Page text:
Orbital Express Spacecraft Servicing Vehicle Launched
The Orbital Express spacecraft launched at night from space launch complex 41 at Cape Canaveral Air Force Station, Fla., The Boeing Co. [BA] announced.
Orbital Express, to help develop what essentially would be cosmic roadside servicing trucks to fix satellites in orbit, was lofted by a United Launch Alliance (ULA) Atlas V rocket into low-Earth orbit. ULA is a joint consortium of Boeing and Lockheed Martin Corp. [LMT] to provide launch services.
The demonstration spacecraft is part of a Defense Advanced Research Projects Agency (DARPA) program aimed at demonstrating fully autonomous on-orbit spacecraft servicing capabilities.
The three-month mission will demonstrate functions of the new system.
“Orbital Express is a revolutionary system that will offer customers with appropriately configured on-orbit assets new options to enhance the operation of their systems,” said George Muellner, president of Boeing Advanced Systems. “This demonstration mission is the first step toward developing an operational system that can service satellites and support other space operations.”
Orbital Express consists of the Autonomous Space Transport Robotic Operations (ASTRO) servicing spacecraft developed by Boeing Advanced Network and Space Systems; and NextSat, a prototypical modular next-generation serviceable client spacecraft developed by Ball Aerospace.
The demonstration mission will validate capabilities critical for the development of emerging and future space systems.
When operational, the new integrated rendezvous proximity operations and capture system will provide satellite and spacecraft operators with a routine on-orbit servicing capability for such things as fuel and component transfer, relocation, inspection, safe de-orbit and on-orbit assembly.
Major test objectives include:
Autonomous operations, including rendezvous from 7 km (4.35 miles) with a capability to support rendezvous at separation distances up to 1,000 km (621.4 miles) and beyond
Onboard relative navigation and guidance systems
Robotic arm system
Multiple captures of the NextSat client spacecraft performed directly and using the robotic arm
Sub-meter range autonomous station-keeping
Fluid and component transfer
Passive, targetless rendezvous sensor systems
DARPA selected Boeing as the prime integrator for Phase II of the Orbital Express Advanced Technology Demonstration program in March 2002.
Orbital Express team members include NASA, Ball Aerospace, Northrop Grumman Corp. [NOC] unit Space Technology, MacDonald, Dettwiler and Associates Ltd., the Charles Stark Draper Laboratory Inc., and Starsys Research.
DemoFlight2 Launch Is March 19-22, SpaceX Announces
The long-awaited DemoFlight2 launch is now set for March 19 to 22, SpaceX announced.
During extended ground testing in late February, a second stage thrust vector control board indicated a problem.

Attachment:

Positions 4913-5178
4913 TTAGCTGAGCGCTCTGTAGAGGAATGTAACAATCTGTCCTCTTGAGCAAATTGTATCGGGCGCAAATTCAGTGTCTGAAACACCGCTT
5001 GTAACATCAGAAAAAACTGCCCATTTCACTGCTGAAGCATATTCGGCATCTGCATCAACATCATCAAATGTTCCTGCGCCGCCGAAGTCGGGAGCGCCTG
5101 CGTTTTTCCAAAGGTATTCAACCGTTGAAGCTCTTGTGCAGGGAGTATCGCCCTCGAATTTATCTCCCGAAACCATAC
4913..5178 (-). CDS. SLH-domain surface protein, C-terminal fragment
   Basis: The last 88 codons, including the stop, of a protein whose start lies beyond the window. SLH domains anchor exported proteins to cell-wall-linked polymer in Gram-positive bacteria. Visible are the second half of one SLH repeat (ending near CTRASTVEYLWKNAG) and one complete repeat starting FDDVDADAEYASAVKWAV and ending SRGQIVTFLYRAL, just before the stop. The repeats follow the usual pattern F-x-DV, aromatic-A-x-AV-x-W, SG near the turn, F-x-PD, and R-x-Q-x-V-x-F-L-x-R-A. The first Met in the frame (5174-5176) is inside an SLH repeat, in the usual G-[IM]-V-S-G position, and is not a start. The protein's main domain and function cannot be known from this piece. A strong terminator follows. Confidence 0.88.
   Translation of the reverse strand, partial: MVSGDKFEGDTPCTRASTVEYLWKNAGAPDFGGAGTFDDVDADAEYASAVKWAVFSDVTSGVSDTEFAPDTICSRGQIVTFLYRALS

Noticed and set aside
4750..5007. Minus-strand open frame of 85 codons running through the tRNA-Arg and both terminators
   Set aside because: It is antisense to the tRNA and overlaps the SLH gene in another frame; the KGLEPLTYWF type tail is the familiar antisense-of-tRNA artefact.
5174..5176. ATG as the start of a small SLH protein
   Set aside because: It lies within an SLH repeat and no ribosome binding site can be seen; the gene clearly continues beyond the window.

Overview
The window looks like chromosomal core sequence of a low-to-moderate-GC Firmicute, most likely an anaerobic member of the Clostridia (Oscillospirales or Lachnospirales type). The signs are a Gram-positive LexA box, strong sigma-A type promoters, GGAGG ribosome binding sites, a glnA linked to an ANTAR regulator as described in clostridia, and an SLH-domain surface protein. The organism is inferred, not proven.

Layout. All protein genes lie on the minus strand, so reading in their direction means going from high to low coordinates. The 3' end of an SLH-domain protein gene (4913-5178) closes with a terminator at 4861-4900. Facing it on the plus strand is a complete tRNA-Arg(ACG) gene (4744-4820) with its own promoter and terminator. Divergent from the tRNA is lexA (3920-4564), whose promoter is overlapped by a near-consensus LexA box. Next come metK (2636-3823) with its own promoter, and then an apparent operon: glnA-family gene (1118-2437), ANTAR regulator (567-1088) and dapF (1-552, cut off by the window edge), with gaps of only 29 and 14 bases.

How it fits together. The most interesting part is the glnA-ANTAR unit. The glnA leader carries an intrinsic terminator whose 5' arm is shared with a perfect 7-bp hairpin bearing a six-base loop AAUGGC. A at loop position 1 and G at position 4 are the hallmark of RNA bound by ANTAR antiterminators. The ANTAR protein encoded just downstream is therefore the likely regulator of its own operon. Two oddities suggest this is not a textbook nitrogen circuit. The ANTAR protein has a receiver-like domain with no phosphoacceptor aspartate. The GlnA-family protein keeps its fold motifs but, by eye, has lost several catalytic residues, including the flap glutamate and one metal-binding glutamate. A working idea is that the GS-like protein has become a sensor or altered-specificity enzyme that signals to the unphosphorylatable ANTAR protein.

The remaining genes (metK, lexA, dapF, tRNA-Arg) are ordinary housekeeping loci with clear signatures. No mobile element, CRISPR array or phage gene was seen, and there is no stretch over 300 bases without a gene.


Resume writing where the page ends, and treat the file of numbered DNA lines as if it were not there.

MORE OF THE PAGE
Although analysis showed substantial margin for flight, SpaceX announced it decided nonetheless to increase the robustness of certain of the components and run a delta qualification.
Upgraded boards will be installed this week.
If all goes well, Falcon 1 will do a static fire this week and then launch next week, the company announced.
Arianespace To Launch Spaceway 3
Arianespace will launch the Spaceway 3 communications satellite for Hughes.
An Ariane 5 launch vehicle will deliver the satellite to geostationary transfer orbit from Europe’s spaceport at the Guiana Space Center in French Guiana, in August.
Hughes Network Systems, LLC (Hughes) will operate the all Ka-band Spaceway 3 satellite as part of its new broadband satellite network that will provide multimedia services throughout North America. It includes on-board switching and spot beams, which will enable on-demand services.
Built by The Boeing Co. [BA] unit Boeing Satellites Systems, Inc., Spaceway 3 will weigh approximately 6 000 kilograms (13,230 pounds) at lift-off.
Arianespace Scores Double Launch For Skynet 5A and Insat 4B
Arianespace last night placed two satellites into geostationary transfer orbit.
They are the military communications satellite Skynet 5A for the British Ministry of Defense and the civil communications satellite Insat 4B for the Indian Space Research Organization (ISRO).
It was the 31st Ariane 5 launch, and the 17th success in a row, according to Arianespace.
Telenor Satellite Services expanded a multi-year contract with Intelsat to include transmission services on three different spacecraft in C- and Ku-band.
The capacity is being used for the Telenor Sealink maritime high-speed data communications solution through its Eik Teleport in Norway.
Through this agreement, Telenor renewed its contract on the Intelsat 903 and Intelsat 704 satellites for C-band capacity connectivity in the Atlantic Ocean region and Indian Ocean region respectively and in addition began using Ku-band capacity on the Intelsat 907 satellite for North Sea and Atlantic Ocean distribution.